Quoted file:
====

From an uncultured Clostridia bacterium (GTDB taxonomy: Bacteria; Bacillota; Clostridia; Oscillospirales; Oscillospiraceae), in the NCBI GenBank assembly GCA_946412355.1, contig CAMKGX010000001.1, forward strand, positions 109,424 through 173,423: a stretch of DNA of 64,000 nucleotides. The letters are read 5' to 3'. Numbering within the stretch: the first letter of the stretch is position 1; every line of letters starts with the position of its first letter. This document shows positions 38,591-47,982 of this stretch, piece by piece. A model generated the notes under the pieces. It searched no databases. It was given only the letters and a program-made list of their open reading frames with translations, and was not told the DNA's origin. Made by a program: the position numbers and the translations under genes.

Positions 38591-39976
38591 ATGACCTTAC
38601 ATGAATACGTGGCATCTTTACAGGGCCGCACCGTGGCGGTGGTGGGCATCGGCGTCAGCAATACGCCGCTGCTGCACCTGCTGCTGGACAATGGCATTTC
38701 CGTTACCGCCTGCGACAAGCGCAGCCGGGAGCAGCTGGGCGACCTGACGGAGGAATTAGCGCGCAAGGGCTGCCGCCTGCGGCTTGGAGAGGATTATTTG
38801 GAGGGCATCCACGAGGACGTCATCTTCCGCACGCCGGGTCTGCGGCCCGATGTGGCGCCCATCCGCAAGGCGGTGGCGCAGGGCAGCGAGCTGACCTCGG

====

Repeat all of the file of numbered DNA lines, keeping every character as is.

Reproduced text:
From an uncultured Clostridia bacterium (GTDB taxonomy: Bacteria; Bacillota; Clostridia; Oscillospirales; Oscillospiraceae), in the NCBI GenBank assembly GCA_946412355.1, contig CAMKGX010000001.1, forward strand, positions 109,424 through 173,423: a stretch of DNA of 64,000 nucleotides. The letters are read 5' to 3'. Numbering within the stretch: the first letter of the stretch is position 1; every line of letters starts with the position of its first letter. This document shows positions 38,591-47,982 of this stretch, piece by piece. A model generated the notes under the pieces. It searched no databases. It was given only the letters and a program-made list of their open reading frames with translations, and was not told the DNA's origin. Made by a program: the position numbers and the translations under genes.

Positions 38591-39976
38591 ATGACCTTAC
38601 ATGAATACGTGGCATCTTTACAGGGCCGCACCGTGGCGGTGGTGGGCATCGGCGTCAGCAATACGCCGCTGCTGCACCTGCTGCTGGACAATGGCATTTC
38701 CGTTACCGCCTGCGACAAGCGCAGCCGGGAGCAGCTGGGCGACCTGACGGAGGAATTAGCGCGCAAGGGCTGCCGCCTGCGGCTTGGAGAGGATTATTTG
38801 GAGGGCATCCACGAGGACGTCATCTTCCGCACGCCGGGTCTGCGGCCCGATGTGGCGCCCATCCGCAAGGCGGTGGCGCAGGGCAGCGAGCTGACCTCGG